According to him, some resort to committing suicide due to endless idleness and the depression that comes with it. “Between 2005 and 2008, we knew of five cases of suicide in Sana'a city.”
Sana'a city lacks recreational facilities, and if any, they are too costly for most Somalis to afford.
A community center for the Somalis in Sana'a was recently closed due to lack of funds. Although it was simple, the center helped visitors practice and play games, like basketball and billiards.
Now the Somali community is seeking to set up an association that would provide solutions for the Somali refugees' sedentary lives. Funding remains the largest obstacle that hinders its establishment, according to Mohammed, who called on the Yemeni government to help them.
Activity fights aging
A recent study by researchers at King's College London, in the United Kingdom, has found that people who exercise in their free time appear to be biologically younger than their more sedentary counterparts.
Published in late January 2008, the study's researchers looked for evidence of ageing at a molecular level in the population. The study recruited 2,401 volunteers from the UK aged 18-81 years. All completed questionnaires detailing their levels of physical activity during leisure time in the last 12 months, in addition to a wide range of health and lifestyle issues.
“A sedentary lifestyle increases the propensity to ageing-related disease and premature death. Inactivity may diminish life expectancy not only by predisposing to ageing-related diseases but also because it may influence the ageing process itself,” according to the study's authors. “This conclusion provides a powerful message that could be used by clinicians to promote the potential anti-ageing effect of regular exercise,” it said.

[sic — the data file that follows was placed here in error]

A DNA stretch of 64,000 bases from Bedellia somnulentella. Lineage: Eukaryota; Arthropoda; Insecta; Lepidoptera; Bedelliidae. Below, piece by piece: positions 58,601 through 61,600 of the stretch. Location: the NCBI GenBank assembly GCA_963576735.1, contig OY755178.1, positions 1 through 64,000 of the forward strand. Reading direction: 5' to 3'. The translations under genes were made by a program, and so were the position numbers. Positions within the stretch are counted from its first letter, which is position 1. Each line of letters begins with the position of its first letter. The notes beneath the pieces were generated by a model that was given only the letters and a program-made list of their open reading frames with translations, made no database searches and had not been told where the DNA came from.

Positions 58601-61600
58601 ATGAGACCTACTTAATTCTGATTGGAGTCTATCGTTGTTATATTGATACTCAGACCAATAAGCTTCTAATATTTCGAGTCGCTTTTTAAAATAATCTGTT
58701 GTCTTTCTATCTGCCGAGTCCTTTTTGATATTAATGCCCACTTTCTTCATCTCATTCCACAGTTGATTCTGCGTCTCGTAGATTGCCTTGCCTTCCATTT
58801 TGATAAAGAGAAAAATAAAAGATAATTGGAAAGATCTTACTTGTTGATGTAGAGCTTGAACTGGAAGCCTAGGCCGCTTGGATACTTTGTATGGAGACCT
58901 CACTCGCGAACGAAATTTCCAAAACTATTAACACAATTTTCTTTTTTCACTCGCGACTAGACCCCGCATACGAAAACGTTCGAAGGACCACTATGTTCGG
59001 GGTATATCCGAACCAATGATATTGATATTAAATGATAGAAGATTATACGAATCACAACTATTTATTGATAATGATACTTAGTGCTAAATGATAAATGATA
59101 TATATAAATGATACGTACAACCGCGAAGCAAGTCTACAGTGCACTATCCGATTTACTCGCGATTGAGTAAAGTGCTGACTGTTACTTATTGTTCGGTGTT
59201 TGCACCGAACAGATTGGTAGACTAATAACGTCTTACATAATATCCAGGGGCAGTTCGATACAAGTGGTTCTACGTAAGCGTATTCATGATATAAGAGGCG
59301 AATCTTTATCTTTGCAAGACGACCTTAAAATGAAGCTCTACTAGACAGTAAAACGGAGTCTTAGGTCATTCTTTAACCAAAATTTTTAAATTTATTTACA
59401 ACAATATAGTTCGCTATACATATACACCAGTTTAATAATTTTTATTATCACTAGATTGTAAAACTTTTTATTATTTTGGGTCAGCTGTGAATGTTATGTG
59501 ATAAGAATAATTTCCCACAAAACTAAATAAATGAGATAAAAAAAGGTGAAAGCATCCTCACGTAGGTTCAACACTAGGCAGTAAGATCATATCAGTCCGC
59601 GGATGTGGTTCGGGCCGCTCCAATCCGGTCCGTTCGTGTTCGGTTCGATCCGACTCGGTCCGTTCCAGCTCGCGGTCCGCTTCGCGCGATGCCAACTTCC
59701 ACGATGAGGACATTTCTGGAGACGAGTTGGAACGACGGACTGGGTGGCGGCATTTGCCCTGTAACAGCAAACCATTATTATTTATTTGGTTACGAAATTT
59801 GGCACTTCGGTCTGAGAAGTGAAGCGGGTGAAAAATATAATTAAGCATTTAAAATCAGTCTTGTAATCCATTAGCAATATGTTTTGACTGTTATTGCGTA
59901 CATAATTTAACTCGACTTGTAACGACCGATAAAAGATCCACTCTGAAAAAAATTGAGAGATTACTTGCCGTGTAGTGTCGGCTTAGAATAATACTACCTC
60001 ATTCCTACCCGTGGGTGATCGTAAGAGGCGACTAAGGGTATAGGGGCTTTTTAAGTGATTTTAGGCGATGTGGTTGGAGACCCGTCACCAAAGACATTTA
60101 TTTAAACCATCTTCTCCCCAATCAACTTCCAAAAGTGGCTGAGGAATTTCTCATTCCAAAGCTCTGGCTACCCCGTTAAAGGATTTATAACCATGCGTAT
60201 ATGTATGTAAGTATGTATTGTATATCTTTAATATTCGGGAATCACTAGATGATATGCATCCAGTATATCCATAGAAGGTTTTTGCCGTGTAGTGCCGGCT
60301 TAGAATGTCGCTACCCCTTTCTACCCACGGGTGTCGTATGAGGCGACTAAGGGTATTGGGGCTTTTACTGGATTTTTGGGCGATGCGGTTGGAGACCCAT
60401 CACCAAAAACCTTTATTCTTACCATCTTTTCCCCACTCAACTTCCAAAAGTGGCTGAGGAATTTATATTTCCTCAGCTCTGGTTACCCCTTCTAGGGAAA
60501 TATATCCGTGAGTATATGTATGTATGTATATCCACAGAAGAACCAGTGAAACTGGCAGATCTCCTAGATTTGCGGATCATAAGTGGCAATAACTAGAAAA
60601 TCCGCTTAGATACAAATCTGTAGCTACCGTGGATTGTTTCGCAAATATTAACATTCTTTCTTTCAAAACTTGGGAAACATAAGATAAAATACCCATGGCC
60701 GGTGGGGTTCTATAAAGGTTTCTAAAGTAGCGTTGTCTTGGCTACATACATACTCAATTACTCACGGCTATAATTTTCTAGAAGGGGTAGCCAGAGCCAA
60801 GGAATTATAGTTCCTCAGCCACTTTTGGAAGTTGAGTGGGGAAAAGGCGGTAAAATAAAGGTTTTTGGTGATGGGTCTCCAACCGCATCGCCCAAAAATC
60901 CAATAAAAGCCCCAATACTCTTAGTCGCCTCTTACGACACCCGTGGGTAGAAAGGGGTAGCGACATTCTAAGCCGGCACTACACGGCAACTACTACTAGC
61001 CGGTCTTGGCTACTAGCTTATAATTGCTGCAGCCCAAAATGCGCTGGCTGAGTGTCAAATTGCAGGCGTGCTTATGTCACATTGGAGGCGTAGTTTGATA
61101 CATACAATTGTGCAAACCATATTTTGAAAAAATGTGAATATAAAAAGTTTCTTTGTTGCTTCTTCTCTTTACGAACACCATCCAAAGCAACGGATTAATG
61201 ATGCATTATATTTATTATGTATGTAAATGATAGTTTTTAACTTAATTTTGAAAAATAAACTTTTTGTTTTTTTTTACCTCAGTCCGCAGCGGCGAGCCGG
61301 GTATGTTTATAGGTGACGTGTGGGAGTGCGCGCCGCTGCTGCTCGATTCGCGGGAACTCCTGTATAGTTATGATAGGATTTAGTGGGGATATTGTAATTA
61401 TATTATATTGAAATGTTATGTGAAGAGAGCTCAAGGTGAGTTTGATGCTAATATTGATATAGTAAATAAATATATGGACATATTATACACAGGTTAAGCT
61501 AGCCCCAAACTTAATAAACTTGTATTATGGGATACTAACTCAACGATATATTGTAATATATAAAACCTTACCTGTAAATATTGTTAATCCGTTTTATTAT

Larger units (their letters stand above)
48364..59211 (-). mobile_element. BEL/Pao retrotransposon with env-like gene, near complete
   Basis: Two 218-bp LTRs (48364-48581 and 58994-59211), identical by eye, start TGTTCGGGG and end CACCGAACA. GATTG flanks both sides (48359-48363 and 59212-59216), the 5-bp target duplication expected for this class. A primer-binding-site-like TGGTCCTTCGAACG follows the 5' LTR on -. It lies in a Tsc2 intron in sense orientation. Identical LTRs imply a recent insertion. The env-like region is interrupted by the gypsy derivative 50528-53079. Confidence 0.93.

Physical activity has already been shown to have a major impact on health. Frequent exercisers display reduced cardiovascular risk and are at lower risk for type 2 diabetes, mellitus, cancer, hypertension, obesity and osteoporosis. However, despite the known benefits of physical activity, inactivity continues to be a major public health problem, increasing the propensity to age-related diseases and death.
Any amount of physical activity will make you feel better. The minimum amount of physical activity required for the prevention of disease is about 30 minutes of moderate activity, every day. For those who count calories, this translates into about 150 calories per day.
The formula is simple: at least half an hour of moderate physical activity over the course of each day.
There are some simple steps to get in these 30 minutes of activity. For example:
Getting off the bus two stops early on the way to work.
Go for a 20 minute walk and then get off one stop early on the way home.
Clean your house for 20 minutes and then add 10 minutes of walking.
Play a 30 minute basketball game with your siblings, friends or children.
If you're new to physical activity, you can start with a few minutes of activity per day and gradually increase your pace, working your way up to 30 minutes. Remember that 30 minutes is the minimum recommendation. The more time you spend moving, the more gain you will get for your health. The most important thing is to move!